To have another language is to possess a second soul.

There are several recent papers on this very issue, for instance this one; lo and behold, it seems to be true. It looks like Charlemagne scooped these authors by about 1200 years. Or did he?

It is not the only noteworthy quote. This one is pure gold:

Right action is better than knowledge; but in order to do what is right, we must know what is right.

I could easily spin a dense yarn about how this expression anticipated the results of literally decades worth of intensive research on perception, cognition and action. It would be a marvelous feast. I could discuss dorsal vs. ventral streams of processing, perception vs. action, perception for action vs. perception for cognition and a great many other “hot” topics of contemporary research in sensory and motor systems. The possibilities are almost endless and without reasonable bound.

In fact, I could write a whole book about this. The title would be obvious. Recent history suggests that editors eat this kind of stuff right up and that it would also sell quite well.

So why don’t I?

Because it would be wrong. Charlemagne was not a Neuroscientist. He was not even a scientist. Not even by a stretch. Not a chance. Not even close.

Asserting this would grossly misrepresent the character of science and what scientists do.

Pretty much everyone has intuitions about the workings of the world, including the workings of the mind. Sometimes, these intuitions even turn out to be largely on target.

Charlemagne, German version

But that is not what science is about. For the most part, science is about turning these hunches into testable hypotheses, trying to then test these hypotheses to the best of our abilities (this part is extremely hard) and then trying to systematize these systematic observations into a coherent framework of knowledge that is aimed at uncovering the principles behind the phenomena under study. In other words, we are not trying to describe the shadows per se, but we are trying to triangulate and infer the forms from a multitude of multidimensional (usually) shadows, as hard as that might be in practice.

It is not surprising that smart people are curious about a great many things and that their intuition is sometimes correct. In that sense, everyone is a physicist, neuroscientist, psychologist, chemist and so on. In other words, Spartacus was a neuroscientist. But that utterly trivializes science to a point that is entirely ridiculous. Modern science is nothing like that. It is precisely this moving beyond intuition that defines modern science. A very simple – and early – example is the dramatic difference between our naive intuitions about how objects fall and scientific descriptions how they actually fall.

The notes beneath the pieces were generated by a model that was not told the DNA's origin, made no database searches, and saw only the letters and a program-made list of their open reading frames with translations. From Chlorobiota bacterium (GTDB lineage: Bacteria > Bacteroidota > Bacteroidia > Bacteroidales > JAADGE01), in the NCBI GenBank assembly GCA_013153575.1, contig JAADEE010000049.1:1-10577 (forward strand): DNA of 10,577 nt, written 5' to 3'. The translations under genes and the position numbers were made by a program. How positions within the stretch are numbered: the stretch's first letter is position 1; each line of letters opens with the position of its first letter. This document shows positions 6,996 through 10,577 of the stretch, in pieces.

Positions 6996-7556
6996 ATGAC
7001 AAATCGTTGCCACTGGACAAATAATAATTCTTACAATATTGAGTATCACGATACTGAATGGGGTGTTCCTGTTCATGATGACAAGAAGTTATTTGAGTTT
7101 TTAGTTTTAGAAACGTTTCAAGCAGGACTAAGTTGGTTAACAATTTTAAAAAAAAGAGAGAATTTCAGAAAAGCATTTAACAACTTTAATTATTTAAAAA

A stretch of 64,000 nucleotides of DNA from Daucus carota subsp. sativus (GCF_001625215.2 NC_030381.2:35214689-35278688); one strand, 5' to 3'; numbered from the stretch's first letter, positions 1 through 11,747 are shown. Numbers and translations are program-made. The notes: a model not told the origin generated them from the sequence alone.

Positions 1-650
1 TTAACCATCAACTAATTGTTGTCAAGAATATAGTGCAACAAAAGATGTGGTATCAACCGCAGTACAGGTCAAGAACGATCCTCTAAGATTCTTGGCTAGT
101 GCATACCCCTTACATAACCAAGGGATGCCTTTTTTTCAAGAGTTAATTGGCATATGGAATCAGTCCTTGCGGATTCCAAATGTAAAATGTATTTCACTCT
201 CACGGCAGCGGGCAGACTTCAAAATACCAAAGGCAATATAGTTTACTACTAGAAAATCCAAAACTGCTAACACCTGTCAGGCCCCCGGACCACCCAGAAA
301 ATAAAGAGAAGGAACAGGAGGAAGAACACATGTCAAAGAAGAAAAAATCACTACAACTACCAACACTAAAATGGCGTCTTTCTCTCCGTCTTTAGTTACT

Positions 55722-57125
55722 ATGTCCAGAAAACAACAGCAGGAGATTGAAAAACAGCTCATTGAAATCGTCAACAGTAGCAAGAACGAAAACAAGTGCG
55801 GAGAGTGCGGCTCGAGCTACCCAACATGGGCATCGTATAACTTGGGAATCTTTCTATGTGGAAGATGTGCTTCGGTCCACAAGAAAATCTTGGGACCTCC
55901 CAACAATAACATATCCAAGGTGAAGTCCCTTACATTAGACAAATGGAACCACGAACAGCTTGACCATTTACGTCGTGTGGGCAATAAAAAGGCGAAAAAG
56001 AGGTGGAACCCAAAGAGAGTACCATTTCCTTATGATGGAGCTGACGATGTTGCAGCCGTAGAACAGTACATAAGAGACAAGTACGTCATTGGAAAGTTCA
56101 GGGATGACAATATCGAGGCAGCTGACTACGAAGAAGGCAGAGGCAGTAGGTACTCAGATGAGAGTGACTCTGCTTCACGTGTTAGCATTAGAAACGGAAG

It works the other way around, too. Some sciences – psychology in particular – have a very big PR problem in the sense that most of their findings seem to be perfectly obvious (or in line with our intuitions) after the fact. This is an illusion, as people are actually not able to predict the results of social psychology experiments better than chance, if forced to do so from common sense and before knowing the outcome. It is important to distinguish this from bad science (or non-science), where the conclusions are not derived from empirical data, but follow from the premises a priori (analytic, not synthetic judgments). In any case, the fact that some scientific results are consistent with our intuitive a priori notions misses the point completely. That is not what science is about at all.

It may be forgivable if a non-scientist does not understand these subtle yet fundamental things and makes embarrassing claims, but this person cannot then claim being a scientific expert at the same time. One can’t have it both ways. Really.

Doing so would just be wrong. barefoot

Knowingly doing something wrong would be disingenuous. slave

So I don’t and I won’t.

Posted in Neuroscience, Pet peeve, Science, Social commentary | 2 Comments

One catchy tune, three different sets of values

I’m no musicologist, but I found this to be striking enough to address. Most people associate the tune in question with “God save the Queen“, the national anthem of the United Kingdom. What is much less known is that two other countries also adopted this tune as their national anthem, but with different lyrics. The reason this is less well known is that these countries have since changed their national anthems, one of them several times since. The other countries in question are Germany and the United States, and that is where the plot thickens. All of them were in use at the same time, mostly in the second half of the 19th and the beginning of the 20th century. I used Wordle to visualize the concepts mentioned in the respecting anthems, as well as their frequency. Here is the first, and most familiar one, “God save the Queen”:


Pretty straightforward, as they come. What you see is what you get, more or less. The German version provides an interesting contrast. We are of course talking about “Heil Dir im Siegerkranz” (Hail to Thee in Victor’s Crown). Technically a “Kaiserhymne”, but it was the de facto national anthem of the German Empire from 1871 to 1918. Obviously, we’ll have to deal with a translation here, for the sake of comparison. As in the other cases, the lyrics are taken from the Wikipedia page. The translation itself is quite faithful, as far as translations go.